FTC Charges Defendants for Sending 180M Spam Texts

The Federal Trade Commission said it has charged 29 defendants for sending 180 million spam text messages to consumers promising free gift cards or prizes.

According to the FTC complaints, the defendants sent text messages to random phone numbers, some of whom were paying to receive texts or did not have a text message subscription plan. The FTC said as many as 12 percent of mobile phone users don't have a text message plan.

"Today's announcement says 'game over' to the major league scam artists behind millions of spam texts," said Charles A. Harwood, acting director of the FTC's Bureau of Consumer Protection, in a statement. "The FTC is committed to rooting out this deception and stopping it. For consumers who find spam texts on their phones, delete them, immediately. The offers are, in a word, garbage."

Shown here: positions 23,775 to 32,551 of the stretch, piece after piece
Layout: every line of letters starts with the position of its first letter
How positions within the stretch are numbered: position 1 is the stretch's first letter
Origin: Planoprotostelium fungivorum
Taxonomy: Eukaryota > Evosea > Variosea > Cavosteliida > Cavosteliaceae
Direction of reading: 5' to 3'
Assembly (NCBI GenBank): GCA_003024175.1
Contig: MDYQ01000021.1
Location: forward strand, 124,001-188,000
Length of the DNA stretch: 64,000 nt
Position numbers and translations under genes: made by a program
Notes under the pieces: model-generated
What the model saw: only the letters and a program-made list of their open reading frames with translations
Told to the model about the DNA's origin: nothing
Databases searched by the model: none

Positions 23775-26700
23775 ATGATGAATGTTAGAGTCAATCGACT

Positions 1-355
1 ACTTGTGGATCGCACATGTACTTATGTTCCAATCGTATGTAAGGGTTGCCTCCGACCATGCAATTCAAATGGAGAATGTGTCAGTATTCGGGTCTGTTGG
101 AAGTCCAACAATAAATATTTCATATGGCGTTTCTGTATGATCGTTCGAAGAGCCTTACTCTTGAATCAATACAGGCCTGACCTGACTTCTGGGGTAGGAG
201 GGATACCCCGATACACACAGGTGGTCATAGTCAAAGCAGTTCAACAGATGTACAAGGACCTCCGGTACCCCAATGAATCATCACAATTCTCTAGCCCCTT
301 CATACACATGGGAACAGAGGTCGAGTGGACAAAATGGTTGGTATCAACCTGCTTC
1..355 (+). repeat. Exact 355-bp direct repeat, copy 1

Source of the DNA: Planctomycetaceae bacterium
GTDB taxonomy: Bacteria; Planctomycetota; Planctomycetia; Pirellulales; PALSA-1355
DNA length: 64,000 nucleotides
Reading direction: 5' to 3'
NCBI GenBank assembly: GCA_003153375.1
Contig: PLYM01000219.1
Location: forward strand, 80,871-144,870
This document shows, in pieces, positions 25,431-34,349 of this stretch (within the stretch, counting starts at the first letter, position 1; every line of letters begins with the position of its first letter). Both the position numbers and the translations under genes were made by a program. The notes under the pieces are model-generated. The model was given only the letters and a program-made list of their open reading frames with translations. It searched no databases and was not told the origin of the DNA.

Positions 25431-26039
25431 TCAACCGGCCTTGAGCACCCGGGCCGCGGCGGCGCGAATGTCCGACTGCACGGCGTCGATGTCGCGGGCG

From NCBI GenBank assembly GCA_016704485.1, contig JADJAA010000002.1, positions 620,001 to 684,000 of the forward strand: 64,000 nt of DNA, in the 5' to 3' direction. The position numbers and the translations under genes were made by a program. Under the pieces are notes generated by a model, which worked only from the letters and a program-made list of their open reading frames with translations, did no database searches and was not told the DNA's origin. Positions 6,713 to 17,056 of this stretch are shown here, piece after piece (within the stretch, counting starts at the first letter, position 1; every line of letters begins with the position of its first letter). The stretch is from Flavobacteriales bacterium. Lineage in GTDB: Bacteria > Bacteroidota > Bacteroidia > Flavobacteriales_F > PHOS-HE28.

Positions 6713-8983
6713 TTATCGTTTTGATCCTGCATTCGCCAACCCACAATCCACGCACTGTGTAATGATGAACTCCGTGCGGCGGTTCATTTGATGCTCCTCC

When consumers followed links in the text messages, they were directed to submit a "substantial amount of personal information, including in some instances health information, before being allowed to continue toward receiving the supposed gift cards," the FTC said in a statement.

Some of the promised gift cards were valued as high as $1,000 to major retailers like Best Buy, Walmart and Target, the FTC said.

The FTC alleges that "the information collected was then sold to third parties for marketing purposes, meaning consumers were deceived as to the real use of the information," the agency said.

The defendants, many of which are small companies, who sent the text messages were paid by the operators of the "free" gift sites based on the number of consumers who entered their information, the FTC said.

The agency said one defendant, serial text message spammer Phil Flora, was barred in 2011 from sending spam text messages and he's now accused of being part of this spam texting scheme as well.